“The content of catechesis cannot be indifferently subjected to any method” (General Directory for Catechesis 149). Every good catechist seeks in some organized fashion to give growth to the seed of faith, to nourish hope, and to develop a deeper desire to love God and neighbor. In this workshop, we will explore a method that is highly suited to the goals of catechesis, and flows from a study of how the Church’s many catechetical saints sought to pass on the beauty, truth, and goodness of Christ’s saving revelation.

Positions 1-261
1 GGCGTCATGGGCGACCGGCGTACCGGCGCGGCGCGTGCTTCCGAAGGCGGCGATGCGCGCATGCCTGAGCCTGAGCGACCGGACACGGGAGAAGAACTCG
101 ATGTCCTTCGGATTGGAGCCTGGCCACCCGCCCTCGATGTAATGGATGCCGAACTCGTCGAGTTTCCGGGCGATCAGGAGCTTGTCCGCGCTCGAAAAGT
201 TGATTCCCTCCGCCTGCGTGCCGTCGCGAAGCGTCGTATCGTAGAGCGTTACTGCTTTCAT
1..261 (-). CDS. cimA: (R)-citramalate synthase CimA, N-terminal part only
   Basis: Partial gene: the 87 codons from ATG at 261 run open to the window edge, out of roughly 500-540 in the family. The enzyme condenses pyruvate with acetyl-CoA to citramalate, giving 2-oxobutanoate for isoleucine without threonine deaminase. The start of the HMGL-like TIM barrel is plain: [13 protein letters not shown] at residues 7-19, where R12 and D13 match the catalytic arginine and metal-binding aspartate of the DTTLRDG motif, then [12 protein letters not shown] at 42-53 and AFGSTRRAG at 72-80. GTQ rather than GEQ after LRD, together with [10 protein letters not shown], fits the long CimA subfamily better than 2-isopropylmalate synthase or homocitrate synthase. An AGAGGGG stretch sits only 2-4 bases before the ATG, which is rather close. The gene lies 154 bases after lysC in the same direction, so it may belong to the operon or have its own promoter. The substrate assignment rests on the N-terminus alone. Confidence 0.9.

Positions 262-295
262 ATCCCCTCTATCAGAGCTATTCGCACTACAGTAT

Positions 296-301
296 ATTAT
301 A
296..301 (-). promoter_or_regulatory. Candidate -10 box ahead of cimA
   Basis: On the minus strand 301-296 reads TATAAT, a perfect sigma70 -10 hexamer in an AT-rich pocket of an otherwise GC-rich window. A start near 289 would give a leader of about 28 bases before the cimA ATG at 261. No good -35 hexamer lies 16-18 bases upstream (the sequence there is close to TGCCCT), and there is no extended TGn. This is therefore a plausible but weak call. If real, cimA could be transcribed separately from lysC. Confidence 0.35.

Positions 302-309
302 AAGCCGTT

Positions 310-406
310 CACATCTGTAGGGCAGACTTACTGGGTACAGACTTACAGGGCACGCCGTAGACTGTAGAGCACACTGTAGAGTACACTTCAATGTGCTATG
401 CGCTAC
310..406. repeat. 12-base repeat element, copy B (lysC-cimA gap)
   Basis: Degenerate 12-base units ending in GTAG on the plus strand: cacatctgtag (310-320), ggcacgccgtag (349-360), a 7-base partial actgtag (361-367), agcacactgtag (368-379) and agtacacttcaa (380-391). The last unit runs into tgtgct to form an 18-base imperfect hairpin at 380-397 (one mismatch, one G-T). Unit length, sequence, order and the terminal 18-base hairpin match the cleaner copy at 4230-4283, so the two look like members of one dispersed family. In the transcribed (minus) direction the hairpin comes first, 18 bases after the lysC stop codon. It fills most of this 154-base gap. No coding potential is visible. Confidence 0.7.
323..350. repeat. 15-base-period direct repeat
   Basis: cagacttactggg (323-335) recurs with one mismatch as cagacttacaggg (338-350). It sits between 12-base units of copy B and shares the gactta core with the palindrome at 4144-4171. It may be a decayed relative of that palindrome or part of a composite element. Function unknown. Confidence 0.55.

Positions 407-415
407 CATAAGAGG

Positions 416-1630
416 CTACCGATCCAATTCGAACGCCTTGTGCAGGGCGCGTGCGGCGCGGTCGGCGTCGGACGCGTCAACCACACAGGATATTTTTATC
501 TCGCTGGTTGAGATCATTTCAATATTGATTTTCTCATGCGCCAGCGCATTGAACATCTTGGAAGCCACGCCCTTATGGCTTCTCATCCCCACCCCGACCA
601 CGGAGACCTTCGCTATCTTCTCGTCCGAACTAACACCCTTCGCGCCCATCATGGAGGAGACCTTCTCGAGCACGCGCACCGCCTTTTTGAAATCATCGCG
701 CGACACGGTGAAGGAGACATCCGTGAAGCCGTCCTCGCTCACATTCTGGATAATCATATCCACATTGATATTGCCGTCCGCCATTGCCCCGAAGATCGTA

“Parents are the primary educators [of their children] in the faith” (General Directory for Catechesis 255). Therefore, “[f]amily catechesis . . . precedes, accompanies and enriches all other forms of catechesis” (St. John Paul II's Apostolic Exhortation "On Catechesis in Our Time," Catechesi tradendae 68). Since the family is essential in the work of catechesis, this workshop discusses how to center a parish’s ministry around family catechesis, which allows the parish to aid the family by providing the education, encouragement, and accompaniment that families need. This workshop is primarily directed toward those who work at a parish that has decided to incorporate a more family-centered model of formation. It can also be helpful for parents, catechists, and so on, who wish to understand some of the key principles for implementing family catechesis within a parish, or who simply desire to grow in their spiritual lives in such a way as to lead their own families closer to Christ. This workshop's creation was made possible through a generous grant by the Our Sunday Visitor Institute.